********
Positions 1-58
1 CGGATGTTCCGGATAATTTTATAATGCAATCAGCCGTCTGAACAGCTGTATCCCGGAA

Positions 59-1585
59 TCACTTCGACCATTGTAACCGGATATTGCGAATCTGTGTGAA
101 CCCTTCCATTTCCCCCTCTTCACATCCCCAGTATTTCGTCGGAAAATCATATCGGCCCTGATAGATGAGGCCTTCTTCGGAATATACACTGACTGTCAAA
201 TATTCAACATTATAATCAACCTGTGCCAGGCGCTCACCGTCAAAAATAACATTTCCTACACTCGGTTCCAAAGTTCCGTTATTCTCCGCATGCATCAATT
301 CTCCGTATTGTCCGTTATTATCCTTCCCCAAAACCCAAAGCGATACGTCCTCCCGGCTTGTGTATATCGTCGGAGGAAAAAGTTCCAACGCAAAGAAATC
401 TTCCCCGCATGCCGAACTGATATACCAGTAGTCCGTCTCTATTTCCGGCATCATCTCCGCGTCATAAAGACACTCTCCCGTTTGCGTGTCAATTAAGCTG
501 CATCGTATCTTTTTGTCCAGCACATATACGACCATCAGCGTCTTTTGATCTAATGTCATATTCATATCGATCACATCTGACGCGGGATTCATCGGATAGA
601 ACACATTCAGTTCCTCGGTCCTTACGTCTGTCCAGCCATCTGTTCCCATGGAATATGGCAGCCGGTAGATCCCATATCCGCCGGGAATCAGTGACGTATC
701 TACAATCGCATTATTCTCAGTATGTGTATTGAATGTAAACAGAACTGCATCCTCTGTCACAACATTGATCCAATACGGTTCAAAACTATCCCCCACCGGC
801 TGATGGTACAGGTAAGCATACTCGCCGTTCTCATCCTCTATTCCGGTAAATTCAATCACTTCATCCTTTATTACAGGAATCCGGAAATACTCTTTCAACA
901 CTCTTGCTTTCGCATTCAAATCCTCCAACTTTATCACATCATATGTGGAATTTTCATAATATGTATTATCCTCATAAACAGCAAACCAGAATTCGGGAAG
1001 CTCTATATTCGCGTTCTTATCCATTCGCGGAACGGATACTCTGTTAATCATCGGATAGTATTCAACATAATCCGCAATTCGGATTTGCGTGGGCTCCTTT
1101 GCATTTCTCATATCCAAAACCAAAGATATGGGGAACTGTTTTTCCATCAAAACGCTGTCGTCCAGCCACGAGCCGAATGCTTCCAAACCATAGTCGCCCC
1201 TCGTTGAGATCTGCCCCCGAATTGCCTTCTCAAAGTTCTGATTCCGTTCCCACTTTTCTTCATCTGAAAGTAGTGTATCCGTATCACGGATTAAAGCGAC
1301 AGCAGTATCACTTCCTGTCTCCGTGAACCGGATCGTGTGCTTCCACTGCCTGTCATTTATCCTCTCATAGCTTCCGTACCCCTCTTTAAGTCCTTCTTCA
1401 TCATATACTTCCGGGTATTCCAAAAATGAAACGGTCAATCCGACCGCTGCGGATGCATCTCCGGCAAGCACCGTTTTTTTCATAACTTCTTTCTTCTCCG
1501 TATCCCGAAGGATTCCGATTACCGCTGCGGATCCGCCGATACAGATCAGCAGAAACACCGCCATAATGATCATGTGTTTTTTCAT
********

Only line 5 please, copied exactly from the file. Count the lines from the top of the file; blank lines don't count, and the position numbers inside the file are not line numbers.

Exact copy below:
101 CCCTTCCATTTCCCCCTCTTCACATCCCCAGTATTTCGTCGGAAAATCATATCGGCCCTGATAGATGAGGCCTTCTTCGGAATATACACTGACTGTCAAA